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Joint venture formed to promote healthy eating among corporate employees

BY Alaric DeArment

BOSTON — Digital coupon service SavingStar and employee benefits provider Edenred have started a joint venture to promote healthy eating among corporate employees, the companies said Friday.

The two announced the creation of NutriSavings, which they said would provide employees with more information about the nutritional quality of their grocery purchases and incentives for healthy products, such as e-coupons, thereby helping consumers make more informed buying decisions while shopping for food. The companies said select grocery retailers would partner with NutriSavings to help employees monitor and improve their household nutrition consumption.

"We have created an innovative solution in the fast-growing market for health-and-wellness solutions that encourages employees to consume a more balanced diet and contributes to efforts to reduce healthcare spending on chronic illnesses," Edenred USA managing director Gerard Bridi said.

According to a study last year by the National Business Group on Health, businesses in the United States are spending more money on programs to promote better nutrition and exercise, and nearly 90% have set up incentive programs today, spending an average of $520 per employee each year.

Under the program, employees who join NutriSavings set objectives with their companies to improve the nutritional quality of their food purchases and receive a score. They then receive incentives from employers and e-coupon savings on nutritionally balanced products, as well as access to educational materials.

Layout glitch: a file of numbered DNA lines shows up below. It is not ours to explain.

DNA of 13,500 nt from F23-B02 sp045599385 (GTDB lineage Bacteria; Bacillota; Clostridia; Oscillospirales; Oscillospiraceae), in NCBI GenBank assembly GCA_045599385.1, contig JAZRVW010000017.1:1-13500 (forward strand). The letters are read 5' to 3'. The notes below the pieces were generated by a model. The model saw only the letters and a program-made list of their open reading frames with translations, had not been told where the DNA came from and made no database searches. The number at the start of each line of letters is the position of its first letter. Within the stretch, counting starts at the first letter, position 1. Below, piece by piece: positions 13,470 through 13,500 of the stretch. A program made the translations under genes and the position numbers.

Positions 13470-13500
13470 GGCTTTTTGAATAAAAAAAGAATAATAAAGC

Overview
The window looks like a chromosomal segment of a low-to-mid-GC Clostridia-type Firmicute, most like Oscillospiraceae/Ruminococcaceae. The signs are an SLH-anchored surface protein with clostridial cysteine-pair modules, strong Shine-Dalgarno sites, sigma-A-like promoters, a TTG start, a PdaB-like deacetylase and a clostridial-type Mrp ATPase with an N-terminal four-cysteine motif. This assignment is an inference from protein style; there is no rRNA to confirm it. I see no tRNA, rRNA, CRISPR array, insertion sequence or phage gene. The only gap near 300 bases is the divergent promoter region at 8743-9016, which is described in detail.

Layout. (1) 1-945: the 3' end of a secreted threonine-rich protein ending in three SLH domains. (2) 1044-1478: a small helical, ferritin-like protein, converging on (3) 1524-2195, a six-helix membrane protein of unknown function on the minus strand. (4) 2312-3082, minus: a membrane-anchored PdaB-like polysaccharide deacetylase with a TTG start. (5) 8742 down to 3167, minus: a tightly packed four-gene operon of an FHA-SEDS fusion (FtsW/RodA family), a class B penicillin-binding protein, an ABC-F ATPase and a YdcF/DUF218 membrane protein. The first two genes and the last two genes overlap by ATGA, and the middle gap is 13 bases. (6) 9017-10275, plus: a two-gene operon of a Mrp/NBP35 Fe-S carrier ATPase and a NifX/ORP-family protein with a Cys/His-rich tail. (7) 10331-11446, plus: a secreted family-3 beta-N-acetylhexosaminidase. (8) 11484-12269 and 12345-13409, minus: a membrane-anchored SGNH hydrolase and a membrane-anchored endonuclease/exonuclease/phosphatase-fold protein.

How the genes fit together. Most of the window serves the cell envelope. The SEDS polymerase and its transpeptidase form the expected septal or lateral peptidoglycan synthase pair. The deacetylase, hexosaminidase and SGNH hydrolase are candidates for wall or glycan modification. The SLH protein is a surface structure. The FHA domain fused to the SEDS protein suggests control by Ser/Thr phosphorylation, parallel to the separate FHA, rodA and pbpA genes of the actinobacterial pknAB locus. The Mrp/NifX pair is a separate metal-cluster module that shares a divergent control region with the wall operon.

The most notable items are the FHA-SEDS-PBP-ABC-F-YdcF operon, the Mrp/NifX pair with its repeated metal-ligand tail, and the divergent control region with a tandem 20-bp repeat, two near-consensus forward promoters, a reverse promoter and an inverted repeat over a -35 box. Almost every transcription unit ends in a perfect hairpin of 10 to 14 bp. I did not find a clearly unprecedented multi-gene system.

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K.ZABATE says:
Apr-08-2013 04:14 am

This is good news for all the employees! Eating the right kinds of food will definitely help in preventing sickness. Health is more important than wealth we should know how to take care of our body because we only have one.

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Happy Family announces Greek yogurt pouches for babies and toddlers

BY Jason Owen

NEW YORK — Happy Family, an organic food brand privately owned and operated by moms, has introduced a line of organic Greek yogurt, fruit and veggie combination pouches for babies and toddlers, the company announced this week.

Happy Baby Greek Yogurt pouches come in three varieties: Banana & Pumpkin; Zucchini, Pear & Kale; and Strawberry, Apple & Beet. Happy Tot Greek Yogurt pouches are available in Orange, Apple & Sweet Potato; Kale, Spinach & Apple; and Pomegranate, Apple & Beet. Each blends 100% organic Greek yogurt with organic fruits and veggies to create meals for babies and snacks for toddlers that also serve as a source of calcium and vitamin D. Happy Baby Greek Yogurt and Happy Tot Greek Yogurt are made without artificial colors, artificial flavors, trans fats or GMOs, and are certified USDA organic, gluten free and kosher.

“It’s my personal goal to pack as many valuable nutrients as possible into every single bite of food we make for babies and children — it’s this enlightened nutrition philosophy that inspires and drives every single new product we create,” said Shazi Visram, founder, CEO and chief mom of Happy Family. “With these new shelf-stable pouches, we took protein-rich Greek yogurt and combined it with organic fruits and vegetables to create the perfect combination of nutritional benefits and incredible flavor.”